Individual Taxpayer Identification Numbers and Social Security Number Matching Prepared Testimony of Mark E. Everson, Commissioner of Internal Revenue, before the House Ways and Means Subcommittee on Oversight and Subcommittee on Social Security, March 10, 2004.
7

6

Ibid.

G-2

Appendix H

Prior Office of the Inspector General Reports
Social Security Administration, Office of the Inspector General Reports Related to the Earnings Suspense File Common Identification Report Title Date Number Issued
A-03-02-22076 A-03-03-13026 A-03-03-24048 A-03-03-13017 A-03-03-23038 Utility of Older Reinstated Wages from the Earning Suspense File Follow-up Review of Employers with the Most Suspended Wage Items Congressional Response Report: Use and Misuse of the Social Security Number Congressional Response Report: Review of the Social Security Number Feedback Pilot Project Congressional Response Report: Status of the Social Security Administration’s Earnings Suspense File The Social Security Administration’s Employee Verification Service for Registered Employers Effectiveness of the Social Security Administration’s Earnings After Death Process Effectiveness of the Social Security Administration’s Decentralized Correspondence Process Management Advisory Report: Recent Efforts to Reduce the Size and Growth of the Social Security Administration’s Earnings Suspense File Management Advisory Report: Review of Service Industry Employer with Wage Reporting Problems Force Processing of Magnetic Media Wage Reports with Validation Problems Obstacles to Reducing Social Security Number Misuse in the Agricultural Industry The Social Security Administration’s Earning Suspense Tactical Plan and Efforts to Reduce the File’s Growth and Size Patterns of Reporting Errors and Irregularities by 100 Employers with the Most Suspended Wage Items December 2003 October 2003 August 2003 April 2003 November 2002

A-03-02-22008 A-03-01-11035 A-03-01-11034 A-03-01-30035

September 2002 August 2002 July 2002 May 2002

A-03-00-10022 A-03-99-31001 A-08-99-41004 A-03-97-31003

September 2001 May 2001 January 2001 February 2000

A-03-98-31009

September 1999

Appendix I

Agency Comments

SOCIAL SECURITY

MEMORANDUM
Date: To:

33240-24-1137

October 14, 2004 Patrick P. O’Carroll, Jr. Acting Inspector General Larry W. Dye /s/ Chief of Staff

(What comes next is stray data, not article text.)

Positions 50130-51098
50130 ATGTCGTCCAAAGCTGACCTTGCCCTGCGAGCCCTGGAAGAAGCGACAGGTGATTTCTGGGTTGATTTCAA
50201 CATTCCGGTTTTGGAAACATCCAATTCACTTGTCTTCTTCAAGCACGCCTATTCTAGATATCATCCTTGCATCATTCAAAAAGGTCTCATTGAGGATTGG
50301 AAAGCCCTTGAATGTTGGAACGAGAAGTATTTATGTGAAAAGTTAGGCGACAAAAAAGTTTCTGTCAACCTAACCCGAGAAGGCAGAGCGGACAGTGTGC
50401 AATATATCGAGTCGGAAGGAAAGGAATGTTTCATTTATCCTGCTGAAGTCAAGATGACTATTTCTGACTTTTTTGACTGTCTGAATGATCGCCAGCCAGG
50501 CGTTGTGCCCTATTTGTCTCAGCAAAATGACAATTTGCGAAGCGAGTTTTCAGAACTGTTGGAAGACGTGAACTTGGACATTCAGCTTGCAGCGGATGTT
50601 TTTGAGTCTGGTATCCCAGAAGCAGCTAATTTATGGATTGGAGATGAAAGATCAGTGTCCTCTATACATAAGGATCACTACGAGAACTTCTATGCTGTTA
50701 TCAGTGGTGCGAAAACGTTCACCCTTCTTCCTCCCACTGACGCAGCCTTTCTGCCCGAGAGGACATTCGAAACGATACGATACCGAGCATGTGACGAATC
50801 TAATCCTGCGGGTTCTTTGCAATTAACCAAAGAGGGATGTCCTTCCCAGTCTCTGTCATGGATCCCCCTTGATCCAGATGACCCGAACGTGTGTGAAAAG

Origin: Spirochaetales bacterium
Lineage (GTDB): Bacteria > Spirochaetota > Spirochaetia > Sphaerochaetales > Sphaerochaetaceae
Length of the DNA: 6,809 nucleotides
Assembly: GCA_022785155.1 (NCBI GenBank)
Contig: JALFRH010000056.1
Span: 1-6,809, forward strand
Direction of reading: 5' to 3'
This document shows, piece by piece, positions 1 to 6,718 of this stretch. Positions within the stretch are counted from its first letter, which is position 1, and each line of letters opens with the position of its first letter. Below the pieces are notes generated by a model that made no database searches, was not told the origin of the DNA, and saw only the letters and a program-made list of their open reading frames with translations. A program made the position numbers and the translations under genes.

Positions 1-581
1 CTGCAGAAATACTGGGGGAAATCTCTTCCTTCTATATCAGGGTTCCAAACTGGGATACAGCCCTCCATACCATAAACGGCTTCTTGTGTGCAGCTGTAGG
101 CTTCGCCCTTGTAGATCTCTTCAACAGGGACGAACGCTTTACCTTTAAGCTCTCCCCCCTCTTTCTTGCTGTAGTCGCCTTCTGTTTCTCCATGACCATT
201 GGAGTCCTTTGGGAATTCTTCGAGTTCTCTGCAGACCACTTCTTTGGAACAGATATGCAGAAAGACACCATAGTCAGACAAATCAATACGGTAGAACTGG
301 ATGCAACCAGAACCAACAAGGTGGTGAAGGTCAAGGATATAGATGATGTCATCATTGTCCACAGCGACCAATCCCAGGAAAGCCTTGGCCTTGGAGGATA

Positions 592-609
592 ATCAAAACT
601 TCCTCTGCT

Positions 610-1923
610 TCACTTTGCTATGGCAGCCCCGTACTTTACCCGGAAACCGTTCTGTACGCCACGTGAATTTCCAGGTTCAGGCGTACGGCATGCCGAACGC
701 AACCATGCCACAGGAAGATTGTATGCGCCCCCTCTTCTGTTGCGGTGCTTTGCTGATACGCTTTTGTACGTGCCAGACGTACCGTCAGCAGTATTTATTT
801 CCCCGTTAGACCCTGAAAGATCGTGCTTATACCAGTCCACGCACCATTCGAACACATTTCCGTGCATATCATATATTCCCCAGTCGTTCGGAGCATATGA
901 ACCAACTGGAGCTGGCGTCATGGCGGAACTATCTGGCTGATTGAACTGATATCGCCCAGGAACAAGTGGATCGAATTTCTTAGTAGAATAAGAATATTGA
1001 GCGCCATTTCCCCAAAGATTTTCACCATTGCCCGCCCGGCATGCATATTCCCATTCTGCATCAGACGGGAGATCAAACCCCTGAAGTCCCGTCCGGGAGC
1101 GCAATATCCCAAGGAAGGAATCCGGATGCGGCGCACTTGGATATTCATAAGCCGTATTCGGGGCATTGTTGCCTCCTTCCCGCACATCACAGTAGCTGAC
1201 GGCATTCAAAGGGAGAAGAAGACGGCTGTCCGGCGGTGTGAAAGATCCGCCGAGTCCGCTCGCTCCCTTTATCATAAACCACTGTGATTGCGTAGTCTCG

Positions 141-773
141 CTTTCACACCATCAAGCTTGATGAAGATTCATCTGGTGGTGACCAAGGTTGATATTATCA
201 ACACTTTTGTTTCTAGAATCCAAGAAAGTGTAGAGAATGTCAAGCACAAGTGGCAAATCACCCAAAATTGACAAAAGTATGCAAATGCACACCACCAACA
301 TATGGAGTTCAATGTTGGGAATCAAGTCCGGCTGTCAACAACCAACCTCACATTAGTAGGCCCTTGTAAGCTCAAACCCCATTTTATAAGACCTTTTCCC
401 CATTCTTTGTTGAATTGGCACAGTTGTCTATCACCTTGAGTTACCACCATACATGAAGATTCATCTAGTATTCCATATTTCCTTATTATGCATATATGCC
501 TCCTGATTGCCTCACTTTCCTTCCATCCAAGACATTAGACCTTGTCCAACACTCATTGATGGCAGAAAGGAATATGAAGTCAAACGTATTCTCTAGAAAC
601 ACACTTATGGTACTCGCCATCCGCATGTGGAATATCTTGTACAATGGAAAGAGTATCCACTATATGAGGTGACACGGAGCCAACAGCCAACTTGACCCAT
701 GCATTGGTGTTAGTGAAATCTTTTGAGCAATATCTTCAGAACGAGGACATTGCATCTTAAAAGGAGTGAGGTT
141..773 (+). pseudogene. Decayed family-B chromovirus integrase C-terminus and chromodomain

Refer To: S1J-3

From:

Subject:

Office of the Inspector General (OIG) Draft Report, “Employers with the Most Suspended Wage Items in the 5-Year Period 1997 through 2001” (A-03-03-13048)-INFORMATION

We appreciate OIG's efforts in conducting this review. Our comments to the recommendations are attached. Please let us know if we can be of further assistance. Staff questions may be referred to Candace Skurnik at extension 54636. Attachment: SSA Response

I-1

COMMENTS ON THE OFFICE OF THE INSPECTOR GENERAL (OIG) DRAFT REPORT, “EMPLOYERS WITH THE MOST SUSPENDED WAGE ITEMS IN THE 5-YEAR PERIOD 1997 THROUGH 2001” A-03-03-13048 We appreciate the opportunity to comment on the draft report. For some time now, we have been engaged in a variety of activities geared to reducing the growth and size of the Earnings Suspense File (ESF). As the ESF continues to grow in both real and relative terms, we maintain a focus on educating employers about proper wage reporting techniques through our Employer Service Liaison Officers (ESLO) in each region. In the past, we have been commended for our efforts in reducing the size and growth of the ESF (OIG Congressional Response Report, “Status of Social Security Administration’s Earnings Suspense File” A-03-03-23038). Our comments to the recommendations and technical comments to the report are below. Recommendation 1 Create centralized Earnings Data Warehouse (EDW) reports, after considering ESLO input, that assist ESLOs with identifying problematic employer reporting trends, such as increases in the volume of wage items in suspense as well as the percent of an employer’s payroll in the ESF. Comment We partially agree. We will work with each ESLO in determining their individual reporting needs and requirements, including the method of delivery. EDW currently has the report capabilities to identify employers with large numbers of items on the ESF or larger percentages of W-2 data on the ESF. As for identifying specific employer payroll percentage calculations of incorrect wage items as compared to correct wage items, the Annual Wage Reporting (AWR) system, which is the source of the Earnings Management Information Operational Data Store (EMODS) and EDW data, would have to pass on the total number of accurate W2’s posted to the Master Earnings File. AWR currently does not provide this information and would require systems modifications to allow EMODS to calculate this measure, and would require approval for resources from the Agency’s Information Technology Advisory Board. Recommendation 2 Ensure ESLOs consider employer reporting trends created by EDW as part of their criteria in identifying employers for assistance through periodic monitoring from Headquarters. Comment We partially agree. We will utilize the EDW to identify those employers who are determined to need our assistance in the wage reporting arena. The ESLOs in each region will continue to provide the employer community with wage reporting educational seminars and any needed individual attention. In addition, we will continue to partner with the regional ESLOs in